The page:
New Orleans Weekend Guide
Celebrate New Orleans' tenacity as this great city continues to rebuild after the devastating losses suffered after Hurricane Katrina. The city didn't succumb to despair and instead continues to focus its energy on the culture, dining, music and history that make it so beloved to travelers. Spend a weekend eating, strolling and imbibing, and you'll find it's hard to resist NOLA's spirited Southern hospitality.
Where to Stay
There's plenty of room to spread out in a luxe suite at Windsor Court Hotel in the business district. Each super-sized suite has a separate living room, bedroom and a small kitchen or wet bar area. Take advantage of all that room and book an en-suite Swedish massage. While most accommodations are suites, there are 56 deluxe rooms that are a spacious 400 square feet with the same lovely amenities. The rooms boast interesting artwork and windows or balconies that look out over the Mississippi River or city skyline.
The ritzy Hotel Monteleone is a historic landmark dating back to 1886 that has been a favorite among the South's literary elite, from William Faulkner, Tennessee Williams and Truman Capote to modern icons like Anne Rice, Stephen Ambrose and John Grisham. Despite its historic status, this French Quarter oasis is thoroughly modern with Wi-Fi, a snazzy fitness center and a sprawling Skytop Terrace that includes a cool rooftop pool. Go for a spin in the unusual Carousel Bar, a circus-themed revolving cocktail lounge that has been wooing hotel guests and locals since 1949.
Enjoy some Southern hospitality in an intimate setting at Maison Perrier, a Garden District bed and breakfast. The house is a gorgeous Victorian, but the mansion's history isn't nearly as buttoned-up: It's rumored to have once been a turn-of-the-century gentlemen's club. Rooms, named for these imagined ladies of the night, are romantic with every necessary comfort. The Jasmine is an elegant red room with a Victorian headboard, whirlpool tub and candles galore, while the demure Clair has calming lavender walls and a king-sized iron bed. Charming Dolly is a Provence-inspired cornflower-blue retreat with a fireplace and private balcony.
Where to Eat
New Orleans is a town for foodies with culinary delights around every corner. There are fancy restaurants with white-glove service, casual spots serving the ubiquitous muffuletta sandwiches and cozy cafes, like the iconic Café du Monde, where you can enjoy beignets and watch the world go by the French Quarter.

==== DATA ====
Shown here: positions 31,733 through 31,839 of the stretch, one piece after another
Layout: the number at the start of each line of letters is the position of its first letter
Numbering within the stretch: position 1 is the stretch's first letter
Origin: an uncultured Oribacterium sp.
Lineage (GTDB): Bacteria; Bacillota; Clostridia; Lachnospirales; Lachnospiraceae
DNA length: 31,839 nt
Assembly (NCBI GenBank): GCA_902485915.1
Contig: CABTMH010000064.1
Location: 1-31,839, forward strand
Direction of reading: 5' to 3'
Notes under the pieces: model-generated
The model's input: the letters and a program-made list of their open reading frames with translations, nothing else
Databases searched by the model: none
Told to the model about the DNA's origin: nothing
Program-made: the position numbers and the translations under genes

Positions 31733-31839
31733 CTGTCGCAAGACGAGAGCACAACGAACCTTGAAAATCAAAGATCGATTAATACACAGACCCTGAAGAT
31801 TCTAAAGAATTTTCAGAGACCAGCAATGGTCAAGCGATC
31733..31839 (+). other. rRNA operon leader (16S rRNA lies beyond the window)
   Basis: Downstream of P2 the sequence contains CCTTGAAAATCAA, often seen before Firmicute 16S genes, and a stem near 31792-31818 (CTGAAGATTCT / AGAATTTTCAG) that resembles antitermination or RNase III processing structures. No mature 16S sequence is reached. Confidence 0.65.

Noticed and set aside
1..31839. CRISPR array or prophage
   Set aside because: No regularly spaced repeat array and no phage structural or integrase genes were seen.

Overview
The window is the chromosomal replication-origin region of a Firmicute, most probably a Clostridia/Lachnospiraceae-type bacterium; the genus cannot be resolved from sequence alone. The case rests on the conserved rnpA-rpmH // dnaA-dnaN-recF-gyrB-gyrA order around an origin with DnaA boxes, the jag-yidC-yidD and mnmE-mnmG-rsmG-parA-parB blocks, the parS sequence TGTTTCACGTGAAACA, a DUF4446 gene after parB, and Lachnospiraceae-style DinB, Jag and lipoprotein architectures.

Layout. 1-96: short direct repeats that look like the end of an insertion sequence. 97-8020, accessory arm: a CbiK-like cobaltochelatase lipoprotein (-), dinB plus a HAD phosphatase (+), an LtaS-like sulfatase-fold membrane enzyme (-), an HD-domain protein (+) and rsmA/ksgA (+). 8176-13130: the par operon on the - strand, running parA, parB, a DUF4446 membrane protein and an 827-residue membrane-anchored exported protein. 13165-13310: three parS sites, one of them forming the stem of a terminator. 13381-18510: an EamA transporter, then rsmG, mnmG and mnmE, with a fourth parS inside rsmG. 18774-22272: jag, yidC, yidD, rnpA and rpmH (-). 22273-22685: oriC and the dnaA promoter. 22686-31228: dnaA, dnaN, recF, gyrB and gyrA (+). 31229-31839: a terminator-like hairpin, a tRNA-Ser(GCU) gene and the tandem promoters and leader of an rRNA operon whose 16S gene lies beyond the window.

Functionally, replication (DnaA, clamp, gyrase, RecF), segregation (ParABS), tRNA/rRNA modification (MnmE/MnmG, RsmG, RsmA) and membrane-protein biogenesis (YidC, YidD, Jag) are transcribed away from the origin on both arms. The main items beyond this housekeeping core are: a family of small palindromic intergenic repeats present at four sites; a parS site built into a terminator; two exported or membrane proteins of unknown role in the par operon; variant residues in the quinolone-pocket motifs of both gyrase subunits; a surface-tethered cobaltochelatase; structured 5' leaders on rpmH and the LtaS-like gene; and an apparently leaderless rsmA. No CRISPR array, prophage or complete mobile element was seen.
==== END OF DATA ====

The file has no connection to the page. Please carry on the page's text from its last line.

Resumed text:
Chef John Besh is just one of the recognizable faces in New Orleans' culinary scene with 5 restaurants in the city and 1 in nearby Lacombe. Luke, located in the city's business district, is a classic brasserie with a daily breakfast buffet and Southern standards like shrimp and grits or chicken and waffles. In the French Quarter, August is a fancier option with an impressive wine list and French Creole flavors in dishes like pan-roasted sablefish or rabbit cassoulet. Parties can allow the chef to choose the dishes and enjoy a 3-hour feast with the John Besh Degustation menu.
For a truly decadent dinner, splurge at the French Quarter's Stella!, where a few grams of rich and buttery Russian caviar may cost more than your weekend accommodations. The 7-course tasting menu is equally splurge-worthy with a dazzling array of flavors and fresh ingredients in seasonal dishes like Italian summer truffle and king oyster mushroom risotto. Chef Scott Boswell plays with global gastronomy, combining flavors from French, Creole and Asian cooking with modern techniques. The results are dishes like pan-roasted Hawaiian Walu with a hot buttered popcorn crust and a grilled cheese dessert sandwich with candied pecans, powdered pistachio and a Captain Crunch and nutella explosion of flavor.
It's easy to work up a sweat in just a day of window-shopping in often-steamy New Orleans. The folks at Creole Creamery are happy to help you cool down with some unusual ice cream combinations. Sure you'll find the essential flavors on the menu, but we dare you to treat your taste buds to an outrageous scoop of sweet Peanut Butter Banana Malt or Sweet Potato Sassafras Praline. Go savory with a cold scoop of Tomato Basil ice cream or mix your salty and sweet with Salted Caramel or Strawberry Jalapeno Cheesecake. And if you must go with vanilla, at least experiment with an ice cream cone topped with Vanilla-Bourbon with Brown Sugar.